“The germ will go through a city and even travel across the country from coast to coast, but it gets all mixed up in trying to penetrate the numerous interstices of 4 cents’ worth of gauze and falls to the ground exhausted.” This somewhat sardonic remark from the height of the 1918 influenza pandemic could fit the everyday conversation of 2022, two years into COVID-19.
This week marks the two year anniversary of the first wave of quarantine mandates in the U.S.,
and is heralded in Columbus, Ohio, by lifting indoor masking mandates. On the heels of lowering infection rates and loosened quarantine requirements, to many the pandemic appears on the decline. Others feel apprehension—will resumed gatherings and reduced pressure to mask result in a resurgence of the virus?
Regardless of your perspective, if you’ve felt surprised by your peers’ responses these past two years, the historical record shows that social division over a highly contagious disease, and its government responses, has been anything but “unprecedented.”
The Alliance Review and Leader prints on October 18, 1918, that the “ban on public places, including churches, schools, theatres, saloons, etc., on account of influenza will not be lifted before the middle of next week.” Merely two weeks later on October 30, 1918, the Daily Journal Herald, published about 130 miles southwest in Delaware, Ohio, reports that “Saloons, it is claimed, have been admitting customers through rear doors, in spite of orders, while bootleggers, taxicabs and certain business houses and residences have sold large quantities of liquor.”
Fast forward to 2020, Oberlin College students’ “freedom to leave campus is also limited by COVID-19 rules. Yes, they can move freely around the city, […] but the college has instituted a temporary travel ban against leaving the Greater Cleveland area…”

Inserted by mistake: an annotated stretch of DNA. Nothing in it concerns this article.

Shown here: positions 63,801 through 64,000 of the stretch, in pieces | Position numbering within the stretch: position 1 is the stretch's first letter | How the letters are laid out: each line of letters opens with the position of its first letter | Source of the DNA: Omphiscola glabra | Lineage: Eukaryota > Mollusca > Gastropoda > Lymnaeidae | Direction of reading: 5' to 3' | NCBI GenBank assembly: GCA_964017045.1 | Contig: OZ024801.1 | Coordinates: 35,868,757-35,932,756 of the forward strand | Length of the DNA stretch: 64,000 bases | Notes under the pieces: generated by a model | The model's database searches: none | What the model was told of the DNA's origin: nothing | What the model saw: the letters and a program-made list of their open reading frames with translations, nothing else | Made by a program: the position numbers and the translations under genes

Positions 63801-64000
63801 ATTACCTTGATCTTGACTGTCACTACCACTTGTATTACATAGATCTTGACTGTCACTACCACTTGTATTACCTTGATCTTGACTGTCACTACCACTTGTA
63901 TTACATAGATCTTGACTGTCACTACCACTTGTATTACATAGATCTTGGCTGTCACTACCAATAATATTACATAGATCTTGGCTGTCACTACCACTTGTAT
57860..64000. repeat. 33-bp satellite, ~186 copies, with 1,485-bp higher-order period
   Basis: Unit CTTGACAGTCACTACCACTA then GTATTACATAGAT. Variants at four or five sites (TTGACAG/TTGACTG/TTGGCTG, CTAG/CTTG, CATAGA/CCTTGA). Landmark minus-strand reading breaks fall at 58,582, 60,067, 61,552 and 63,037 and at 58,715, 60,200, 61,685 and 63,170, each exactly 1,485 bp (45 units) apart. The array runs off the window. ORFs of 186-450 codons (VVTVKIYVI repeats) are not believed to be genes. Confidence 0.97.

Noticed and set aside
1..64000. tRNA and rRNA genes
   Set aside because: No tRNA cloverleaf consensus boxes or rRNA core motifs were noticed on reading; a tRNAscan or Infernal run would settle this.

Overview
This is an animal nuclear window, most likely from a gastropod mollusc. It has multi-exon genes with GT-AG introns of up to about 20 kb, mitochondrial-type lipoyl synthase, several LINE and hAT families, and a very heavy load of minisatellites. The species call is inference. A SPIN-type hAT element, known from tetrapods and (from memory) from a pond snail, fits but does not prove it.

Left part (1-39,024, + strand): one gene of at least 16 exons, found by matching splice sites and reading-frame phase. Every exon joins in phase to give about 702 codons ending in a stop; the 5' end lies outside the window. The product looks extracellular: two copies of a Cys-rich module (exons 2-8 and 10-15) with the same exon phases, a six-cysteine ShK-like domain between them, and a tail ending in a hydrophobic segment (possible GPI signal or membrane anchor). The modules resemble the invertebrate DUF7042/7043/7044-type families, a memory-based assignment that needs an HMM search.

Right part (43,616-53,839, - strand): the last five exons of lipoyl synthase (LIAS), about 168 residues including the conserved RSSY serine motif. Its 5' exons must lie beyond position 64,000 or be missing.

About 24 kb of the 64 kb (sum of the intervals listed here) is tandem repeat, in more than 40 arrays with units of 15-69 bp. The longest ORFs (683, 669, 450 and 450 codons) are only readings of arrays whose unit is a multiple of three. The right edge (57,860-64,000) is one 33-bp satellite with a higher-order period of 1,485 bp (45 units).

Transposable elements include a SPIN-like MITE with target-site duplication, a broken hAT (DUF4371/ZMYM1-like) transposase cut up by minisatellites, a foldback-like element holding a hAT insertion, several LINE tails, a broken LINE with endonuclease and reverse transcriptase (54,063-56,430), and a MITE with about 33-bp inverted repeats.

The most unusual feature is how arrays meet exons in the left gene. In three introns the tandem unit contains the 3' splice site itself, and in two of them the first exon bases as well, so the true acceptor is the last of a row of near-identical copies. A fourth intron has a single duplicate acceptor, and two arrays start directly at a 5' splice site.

If not a full ban, other measures include travel warnings, which “ask people to quarantine for 14 days after returning from travel to other states where at least 15% of COVID-19 tests come back positive.”
Gripes – for or against these mandates – have been made public in the format of the times. In 1918, newspapers dominated dissemination of public opinion. While 2020 saw the highest proliferation of “takes” on social media, contemporary newspapers report and aggregate public opinion just as much. Check out Ohio Memory’s digitized newspaper collections to see more commentary on influenza and COVID-19, or do a quick keyword search that includes results from diaries, letters, and more.
So whether you delight or despair in your morning news, you can look back to see you’re never alone.
Thank you to Jen Cabiya, Digital Projects Coordinator at the Ohio History Connection, for this week’s post!